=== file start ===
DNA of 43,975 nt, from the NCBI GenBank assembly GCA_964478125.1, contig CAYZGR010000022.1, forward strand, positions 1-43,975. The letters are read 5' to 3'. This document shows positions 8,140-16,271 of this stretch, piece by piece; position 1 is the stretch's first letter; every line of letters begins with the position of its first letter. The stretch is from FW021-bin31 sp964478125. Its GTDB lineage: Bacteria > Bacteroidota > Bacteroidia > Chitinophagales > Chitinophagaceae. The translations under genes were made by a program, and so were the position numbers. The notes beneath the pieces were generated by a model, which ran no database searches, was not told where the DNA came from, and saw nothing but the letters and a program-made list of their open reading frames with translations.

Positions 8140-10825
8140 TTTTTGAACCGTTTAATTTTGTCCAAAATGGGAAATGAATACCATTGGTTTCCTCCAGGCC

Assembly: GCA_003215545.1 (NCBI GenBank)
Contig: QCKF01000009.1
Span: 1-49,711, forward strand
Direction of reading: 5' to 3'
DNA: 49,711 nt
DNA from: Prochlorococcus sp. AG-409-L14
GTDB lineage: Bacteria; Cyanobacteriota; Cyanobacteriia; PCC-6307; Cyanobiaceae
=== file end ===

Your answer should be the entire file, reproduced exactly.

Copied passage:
DNA of 43,975 nt, from the NCBI GenBank assembly GCA_964478125.1, contig CAYZGR010000022.1, forward strand, positions 1-43,975. The letters are read 5' to 3'. This document shows positions 8,140-16,271 of this stretch, piece by piece; position 1 is the stretch's first letter; every line of letters begins with the position of its first letter. The stretch is from FW021-bin31 sp964478125. Its GTDB lineage: Bacteria > Bacteroidota > Bacteroidia > Chitinophagales > Chitinophagaceae. The translations under genes were made by a program, and so were the position numbers. The notes beneath the pieces were generated by a model, which ran no database searches, was not told where the DNA came from, and saw nothing but the letters and a program-made list of their open reading frames with translations.

Positions 8140-10825
8140 TTTTTGAACCGTTTAATTTTGTCCAAAATGGGAAATGAATACCATTGGTTTCCTCCAGGCC

Assembly: GCA_003215545.1 (NCBI GenBank)
Contig: QCKF01000009.1
Span: 1-49,711, forward strand
Direction of reading: 5' to 3'
DNA: 49,711 nt
DNA from: Prochlorococcus sp. AG-409-L14
GTDB lineage: Bacteria; Cyanobacteriota; Cyanobacteriia; PCC-6307; Cyanobiaceae